Climate Change: Countering Misinformation

Hand with marker writing the word Facts Myths

As you are no doubt aware, the official policy of the Trump administration is to embrace climate denial as fact, and to dismiss the scientific consensus as myth. Earlier this week I was posting about an example of their soviet style hearings that are designed to act as a show trial. What naturally falls out of such news is to mull over the question “How can we effectively combat such misinformation?”. One potential answer comes via the Center For Climate Change Communication, George Mason University. There, one of their many projects running under that umbrella is the 4D project.

What is the 4D project?

This project is being led by the Australian cognitive scientist John Cook. The approach being taken has 4 very distinct strands as follows …

  • Detection – automatically detecting online misinformation
  • Deconstruction – identifying the exact nature of the misinformation
  • Debunking – implementing proven refutation approaches
  • Deployment – inoculating and debunking in a variety of social contexts

I suspect you can now see why it is called the 4D projects.

Let’s briefly see what each of these is about.

1. Detection of misinformation

The team working on this include University of Exeter and Trinity College Dublin. So far they have not only constructed a comprehensive taxonomy of climate misinformation arguments, but they are also developing supervised machine learning methods. Their goal is to have a software AI model that will automatically detect and categorize misinformation about climate change.

Here is the taxonomy they have.

Side Notes: What the heck is a “Supervised machine learning algorithm?”

Basically you feed in raw (training data) data alone with the desired output. From this the software model will infer the functional algorithm. This can then be used with new data. You can read more about it all here.

2. Deconstruction of Misinformation

Once detected you then need to understand what it is that has been detected. In collaboration with critical thinking philosophers from the University of Queensland, they have developed critical thinking methods to deconstruct and assess misinformation.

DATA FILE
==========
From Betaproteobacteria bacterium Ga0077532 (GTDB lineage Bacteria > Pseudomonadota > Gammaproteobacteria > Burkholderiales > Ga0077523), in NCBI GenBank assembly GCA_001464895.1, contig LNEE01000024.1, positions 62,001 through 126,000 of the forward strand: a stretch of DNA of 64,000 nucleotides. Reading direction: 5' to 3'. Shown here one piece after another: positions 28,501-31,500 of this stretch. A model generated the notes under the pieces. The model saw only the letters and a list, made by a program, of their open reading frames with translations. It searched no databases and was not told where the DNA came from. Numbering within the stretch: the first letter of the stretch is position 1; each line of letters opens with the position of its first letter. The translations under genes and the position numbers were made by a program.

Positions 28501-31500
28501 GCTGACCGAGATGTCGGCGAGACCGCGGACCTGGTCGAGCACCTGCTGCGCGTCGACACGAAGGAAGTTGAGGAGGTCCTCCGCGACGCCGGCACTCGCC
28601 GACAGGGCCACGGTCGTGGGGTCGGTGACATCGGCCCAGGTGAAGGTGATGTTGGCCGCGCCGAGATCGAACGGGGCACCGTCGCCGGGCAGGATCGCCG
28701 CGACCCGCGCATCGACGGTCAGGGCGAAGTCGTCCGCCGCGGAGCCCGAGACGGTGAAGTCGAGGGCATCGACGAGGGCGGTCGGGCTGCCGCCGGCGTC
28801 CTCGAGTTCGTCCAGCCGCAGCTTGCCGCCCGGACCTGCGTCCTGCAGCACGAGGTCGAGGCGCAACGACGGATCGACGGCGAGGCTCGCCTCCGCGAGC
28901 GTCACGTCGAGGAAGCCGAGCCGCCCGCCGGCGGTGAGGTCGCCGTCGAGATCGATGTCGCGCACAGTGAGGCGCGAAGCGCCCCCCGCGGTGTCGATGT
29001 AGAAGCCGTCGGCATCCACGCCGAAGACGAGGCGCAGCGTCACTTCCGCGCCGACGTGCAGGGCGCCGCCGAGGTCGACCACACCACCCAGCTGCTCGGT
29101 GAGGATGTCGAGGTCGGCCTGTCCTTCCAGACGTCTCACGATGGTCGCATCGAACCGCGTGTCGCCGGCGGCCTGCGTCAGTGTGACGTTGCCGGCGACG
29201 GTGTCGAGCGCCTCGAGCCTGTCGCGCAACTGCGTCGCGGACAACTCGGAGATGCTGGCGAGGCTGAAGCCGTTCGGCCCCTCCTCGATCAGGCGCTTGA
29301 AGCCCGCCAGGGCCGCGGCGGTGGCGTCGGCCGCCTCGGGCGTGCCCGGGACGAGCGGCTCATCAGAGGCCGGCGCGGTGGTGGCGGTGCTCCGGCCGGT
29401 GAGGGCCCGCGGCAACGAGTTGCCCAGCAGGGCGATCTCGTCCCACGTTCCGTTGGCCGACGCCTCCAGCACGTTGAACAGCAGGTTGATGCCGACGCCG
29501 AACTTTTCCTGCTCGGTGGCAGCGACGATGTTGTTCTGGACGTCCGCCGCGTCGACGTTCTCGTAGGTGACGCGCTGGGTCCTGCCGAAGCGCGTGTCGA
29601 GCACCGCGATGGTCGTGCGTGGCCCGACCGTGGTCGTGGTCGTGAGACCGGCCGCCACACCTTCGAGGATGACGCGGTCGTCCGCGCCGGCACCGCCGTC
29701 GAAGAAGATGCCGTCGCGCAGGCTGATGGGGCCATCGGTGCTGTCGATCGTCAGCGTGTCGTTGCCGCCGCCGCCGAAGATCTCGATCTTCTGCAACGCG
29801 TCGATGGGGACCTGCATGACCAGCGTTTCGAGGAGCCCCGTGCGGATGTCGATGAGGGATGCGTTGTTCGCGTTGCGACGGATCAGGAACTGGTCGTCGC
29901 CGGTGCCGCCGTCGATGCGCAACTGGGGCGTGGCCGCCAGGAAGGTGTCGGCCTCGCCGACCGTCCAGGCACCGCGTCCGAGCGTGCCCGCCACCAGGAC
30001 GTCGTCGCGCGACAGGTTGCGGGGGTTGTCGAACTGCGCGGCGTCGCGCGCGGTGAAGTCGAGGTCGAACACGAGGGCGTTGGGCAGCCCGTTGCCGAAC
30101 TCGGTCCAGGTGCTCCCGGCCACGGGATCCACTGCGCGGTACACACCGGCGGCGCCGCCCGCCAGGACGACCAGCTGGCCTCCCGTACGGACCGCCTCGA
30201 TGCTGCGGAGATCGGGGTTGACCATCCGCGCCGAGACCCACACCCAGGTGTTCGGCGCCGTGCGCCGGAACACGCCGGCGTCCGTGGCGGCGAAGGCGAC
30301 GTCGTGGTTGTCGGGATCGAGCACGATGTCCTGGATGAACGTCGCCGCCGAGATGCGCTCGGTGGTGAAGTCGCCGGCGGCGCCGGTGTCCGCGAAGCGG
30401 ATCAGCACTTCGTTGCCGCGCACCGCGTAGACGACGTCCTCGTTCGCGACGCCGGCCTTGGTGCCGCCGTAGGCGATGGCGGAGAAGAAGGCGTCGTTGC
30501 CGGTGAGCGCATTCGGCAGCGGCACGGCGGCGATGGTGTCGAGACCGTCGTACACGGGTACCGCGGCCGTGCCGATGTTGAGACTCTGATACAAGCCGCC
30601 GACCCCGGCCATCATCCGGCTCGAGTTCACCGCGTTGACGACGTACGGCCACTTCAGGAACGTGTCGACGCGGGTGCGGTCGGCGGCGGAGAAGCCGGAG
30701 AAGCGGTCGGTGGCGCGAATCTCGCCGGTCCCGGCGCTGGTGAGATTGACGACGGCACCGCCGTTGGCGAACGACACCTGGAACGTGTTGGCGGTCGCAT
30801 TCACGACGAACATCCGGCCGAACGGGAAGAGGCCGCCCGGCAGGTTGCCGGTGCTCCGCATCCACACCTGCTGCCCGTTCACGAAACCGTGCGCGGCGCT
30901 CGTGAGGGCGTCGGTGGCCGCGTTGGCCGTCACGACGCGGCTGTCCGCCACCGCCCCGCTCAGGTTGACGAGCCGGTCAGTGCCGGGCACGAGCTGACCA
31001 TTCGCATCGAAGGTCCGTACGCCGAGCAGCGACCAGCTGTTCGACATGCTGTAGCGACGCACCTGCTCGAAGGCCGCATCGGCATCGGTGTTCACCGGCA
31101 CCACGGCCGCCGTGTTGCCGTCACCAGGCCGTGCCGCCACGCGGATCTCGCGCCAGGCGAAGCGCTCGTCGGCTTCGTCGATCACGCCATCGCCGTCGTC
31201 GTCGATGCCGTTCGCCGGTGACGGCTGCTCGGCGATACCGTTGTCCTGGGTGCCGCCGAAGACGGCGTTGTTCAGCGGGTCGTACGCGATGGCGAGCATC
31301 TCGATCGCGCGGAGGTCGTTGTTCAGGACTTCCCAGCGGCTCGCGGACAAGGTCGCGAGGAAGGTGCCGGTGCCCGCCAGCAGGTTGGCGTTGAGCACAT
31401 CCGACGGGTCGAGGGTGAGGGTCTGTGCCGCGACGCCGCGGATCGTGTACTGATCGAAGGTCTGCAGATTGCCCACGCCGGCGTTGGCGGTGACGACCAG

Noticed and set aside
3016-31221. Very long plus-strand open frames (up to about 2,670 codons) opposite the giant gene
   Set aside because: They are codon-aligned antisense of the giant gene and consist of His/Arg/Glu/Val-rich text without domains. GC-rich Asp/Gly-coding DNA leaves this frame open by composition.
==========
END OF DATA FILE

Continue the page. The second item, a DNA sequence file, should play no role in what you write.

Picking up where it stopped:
3. Debunking the Misinformation

This part sounds easy … but its not. Often what can happen is an assumption that there is simply a misunderstanding, hence providing the correct information will soon sort it out. Give it a go … and surprise surprise … the misinformation persists.

Needless to say, you soon discover that there are psychological complexities in the mix when correcting misconceptions.

For this they have published research into the efficacy of inoculation to neutralize misinformation, and that are continuing to advance research into misinformation with a variety of experiments, testing different contexts, types of misinformation, and refutational formats and approaches.


4. Deployment of meaningful responses to misinformation

There is the well-known Skeptical Science website where debunkings of climate misinformation. (Yes, same name as this blog. When John and I discovered that we had websites with the same name back in 2008, we exchanged notes and worked out we were both OK with this).

They have also developed the Massive Open Online Course, Making Sense of Climate Science Denial, which has received over 40,000 enrolments from 185 countries.

In collaboration with the National Center for Science Education and Alliance for Climate Education, they have also developed high school curriculum that raises climate literacy and boosts critical thinking by countering climate misconceptions. 


The following is a brief introduction to the Massive Open Online Course…

Further Reading

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